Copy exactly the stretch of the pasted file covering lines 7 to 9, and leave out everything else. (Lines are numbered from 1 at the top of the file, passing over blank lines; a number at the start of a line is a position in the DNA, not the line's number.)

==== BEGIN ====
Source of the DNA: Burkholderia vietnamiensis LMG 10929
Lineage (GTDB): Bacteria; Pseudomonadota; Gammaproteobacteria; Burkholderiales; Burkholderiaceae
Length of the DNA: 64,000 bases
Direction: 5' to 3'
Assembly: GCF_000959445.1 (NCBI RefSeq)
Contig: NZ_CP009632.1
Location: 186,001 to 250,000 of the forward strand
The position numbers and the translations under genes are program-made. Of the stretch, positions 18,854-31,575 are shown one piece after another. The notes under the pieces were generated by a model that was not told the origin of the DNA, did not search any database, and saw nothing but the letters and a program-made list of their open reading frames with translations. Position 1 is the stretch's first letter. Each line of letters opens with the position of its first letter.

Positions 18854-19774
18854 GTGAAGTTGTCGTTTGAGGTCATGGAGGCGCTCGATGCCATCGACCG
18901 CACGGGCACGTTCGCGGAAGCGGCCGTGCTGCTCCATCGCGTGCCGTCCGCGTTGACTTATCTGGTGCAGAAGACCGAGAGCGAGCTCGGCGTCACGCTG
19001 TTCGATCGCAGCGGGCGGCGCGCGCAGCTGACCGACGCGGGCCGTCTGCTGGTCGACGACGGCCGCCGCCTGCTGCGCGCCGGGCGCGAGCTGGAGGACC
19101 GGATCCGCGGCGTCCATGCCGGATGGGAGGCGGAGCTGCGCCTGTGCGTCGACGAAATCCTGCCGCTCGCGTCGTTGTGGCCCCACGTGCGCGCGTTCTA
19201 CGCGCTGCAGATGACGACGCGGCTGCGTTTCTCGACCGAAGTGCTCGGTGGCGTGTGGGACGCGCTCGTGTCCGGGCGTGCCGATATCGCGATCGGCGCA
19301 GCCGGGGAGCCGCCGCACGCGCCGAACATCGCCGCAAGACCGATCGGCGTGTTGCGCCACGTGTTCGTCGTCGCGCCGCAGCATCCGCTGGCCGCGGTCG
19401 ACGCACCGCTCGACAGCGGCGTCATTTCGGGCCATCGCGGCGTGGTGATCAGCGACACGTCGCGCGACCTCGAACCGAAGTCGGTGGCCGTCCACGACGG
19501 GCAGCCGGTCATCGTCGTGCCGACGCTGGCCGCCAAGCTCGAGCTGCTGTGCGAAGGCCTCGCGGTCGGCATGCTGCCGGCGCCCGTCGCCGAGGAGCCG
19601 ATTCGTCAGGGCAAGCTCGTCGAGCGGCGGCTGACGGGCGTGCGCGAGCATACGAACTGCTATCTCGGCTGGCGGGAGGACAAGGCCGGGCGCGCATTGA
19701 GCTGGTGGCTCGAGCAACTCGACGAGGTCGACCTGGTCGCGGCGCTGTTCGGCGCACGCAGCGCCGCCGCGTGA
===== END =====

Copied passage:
Location: 186,001 to 250,000 of the forward strand
The position numbers and the translations under genes are program-made. Of the stretch, positions 18,854-31,575 are shown one piece after another. The notes under the pieces were generated by a model that was not told the origin of the DNA, did not search any database, and saw nothing but the letters and a program-made list of their open reading frames with translations. Position 1 is the stretch's first letter. Each line of letters opens with the position of its first letter.

Positions 18854-19774